“Women who walks with purpose doesn’t have to chase people or opportunities. Her light causes people and opportunities to pursue her.”
Dr. Farrah Gray
Despite these disappointing numbers and the gender issues, there is good news too. Women who are in tech are doing well and getting noticed. Recent data has shown that women-led technology companies are more capital-efficient, achieving 35 percent higher return on investment. Companies founded by women also represented a record 13 percent of venture capital deals through the first half of 2013, up from only 4 percent in 2004. In other words, investors are starting to notice that it pays to have a woman in charge.
As a women entrepreneur and sole founder and CEO of a venture-backed digital healthcare startup, I’ve experienced a positive shift in how I’m treated as a woman in tech compared to the horror stories of women who came before me. This leads me to believe that now is the perfect time to make the leap into entrepreneurship as a women.
Heavy-hitting women such as Marissa Mayer, Sheryl Sandberg and Ginni Rometty are in C-suite roles, running major Fortune 500 companies. Their leadership, and the headlines they garner, have popularized the image of women in high-level roles and opened the door for a conversation about the need for more female leadership in tech and beyond.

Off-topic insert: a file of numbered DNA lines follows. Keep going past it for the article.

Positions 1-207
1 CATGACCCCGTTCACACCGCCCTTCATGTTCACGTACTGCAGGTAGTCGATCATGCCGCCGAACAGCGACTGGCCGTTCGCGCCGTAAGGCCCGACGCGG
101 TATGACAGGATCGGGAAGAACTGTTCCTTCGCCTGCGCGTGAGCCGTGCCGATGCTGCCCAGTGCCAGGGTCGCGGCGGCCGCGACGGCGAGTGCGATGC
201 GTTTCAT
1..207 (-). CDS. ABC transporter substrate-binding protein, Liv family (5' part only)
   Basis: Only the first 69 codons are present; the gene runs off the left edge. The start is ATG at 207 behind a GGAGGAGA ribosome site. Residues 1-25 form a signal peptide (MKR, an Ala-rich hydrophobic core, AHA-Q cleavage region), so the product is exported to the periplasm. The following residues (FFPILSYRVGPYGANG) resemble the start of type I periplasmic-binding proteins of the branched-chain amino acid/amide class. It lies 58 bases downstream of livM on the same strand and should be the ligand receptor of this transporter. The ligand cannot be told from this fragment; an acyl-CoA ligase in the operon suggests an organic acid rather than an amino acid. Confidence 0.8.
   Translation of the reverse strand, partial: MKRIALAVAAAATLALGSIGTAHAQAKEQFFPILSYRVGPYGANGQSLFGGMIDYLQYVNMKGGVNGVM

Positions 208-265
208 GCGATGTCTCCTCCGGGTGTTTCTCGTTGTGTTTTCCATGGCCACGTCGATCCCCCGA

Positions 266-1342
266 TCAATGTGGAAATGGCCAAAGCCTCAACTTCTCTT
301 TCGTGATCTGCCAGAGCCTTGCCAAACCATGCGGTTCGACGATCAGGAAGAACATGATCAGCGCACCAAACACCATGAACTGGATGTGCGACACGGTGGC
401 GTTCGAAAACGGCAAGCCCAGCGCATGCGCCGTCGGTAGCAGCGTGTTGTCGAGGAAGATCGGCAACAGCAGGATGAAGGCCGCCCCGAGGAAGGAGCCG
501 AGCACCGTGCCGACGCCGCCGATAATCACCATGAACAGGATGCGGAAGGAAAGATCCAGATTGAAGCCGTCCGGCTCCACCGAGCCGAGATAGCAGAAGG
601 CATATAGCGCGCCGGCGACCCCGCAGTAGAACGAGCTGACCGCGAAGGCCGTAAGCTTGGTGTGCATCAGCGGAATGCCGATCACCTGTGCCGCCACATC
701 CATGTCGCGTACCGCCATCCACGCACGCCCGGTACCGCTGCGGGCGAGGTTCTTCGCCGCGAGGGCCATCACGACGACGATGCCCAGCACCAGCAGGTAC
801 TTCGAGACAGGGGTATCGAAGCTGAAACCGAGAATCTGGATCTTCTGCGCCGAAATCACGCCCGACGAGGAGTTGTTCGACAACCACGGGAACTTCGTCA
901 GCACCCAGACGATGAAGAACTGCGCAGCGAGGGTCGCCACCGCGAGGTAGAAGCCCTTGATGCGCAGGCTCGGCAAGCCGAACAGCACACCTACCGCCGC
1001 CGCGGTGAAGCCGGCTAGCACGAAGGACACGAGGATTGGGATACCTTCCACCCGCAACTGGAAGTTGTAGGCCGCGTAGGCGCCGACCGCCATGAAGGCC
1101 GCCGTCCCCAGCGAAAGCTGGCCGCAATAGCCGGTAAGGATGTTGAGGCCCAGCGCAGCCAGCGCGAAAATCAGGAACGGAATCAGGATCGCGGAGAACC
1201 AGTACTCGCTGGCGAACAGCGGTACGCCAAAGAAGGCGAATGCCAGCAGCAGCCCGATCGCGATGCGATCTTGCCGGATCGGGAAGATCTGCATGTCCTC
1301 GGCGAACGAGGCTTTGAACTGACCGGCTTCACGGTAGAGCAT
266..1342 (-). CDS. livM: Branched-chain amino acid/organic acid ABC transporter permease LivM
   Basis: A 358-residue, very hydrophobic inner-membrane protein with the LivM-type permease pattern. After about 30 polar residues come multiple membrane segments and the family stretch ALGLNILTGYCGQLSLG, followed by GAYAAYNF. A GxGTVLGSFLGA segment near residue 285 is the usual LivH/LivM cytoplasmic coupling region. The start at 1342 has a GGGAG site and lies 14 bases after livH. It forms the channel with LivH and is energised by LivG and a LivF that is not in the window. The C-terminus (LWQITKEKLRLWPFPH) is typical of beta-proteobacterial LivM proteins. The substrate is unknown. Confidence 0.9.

Fortunately, women outside of the spotlight are also excelling and being recognized for their outstanding leadership skills. A 2011 study in the Harvard Business Review evaluating men and women in the workplace found that:
“At every level, more women were rated by their peers, their bosses, their direct reports, and their other associates as better overall leaders than their male counterparts — and the higher the level, the wider that gap grows. Specifically, at all levels, women are rated higher in fully 12 of the 16 competencies that go into outstanding leadership. And two of the traits where women outscored men to the highest degree — taking initiative and driving for results — have long been thought of as particularly male strengths.”
Considering it wasn’t very long ago that women were relegated to the home and shunned from the boardroom, that is a pretty amazing and inspiring update. And for enterprising female entrepreneurs, the timing of this shift couldn’t be better.
At Skylab, Dean Grey has perfectly understood that it is clearly essential to have women with high status : our CPO (Chief Product Officer), one of our Design Developer, our Client Engagement/Creative Producer and our Operations Officer are Women and they are awesome at what they do.
With strong women entrepreneur at the helm, something interesting (but unsurprising) is happening to their businesses: They are growing at a higher rate than their traditional, male-led counterparts. Over the past 10 years, the growth in the number of women-owned firms with $10 million or more in revenues has increased by 56.6 percent, a rate 47 percent faster than the rate of growth of all $10 million-plus firms.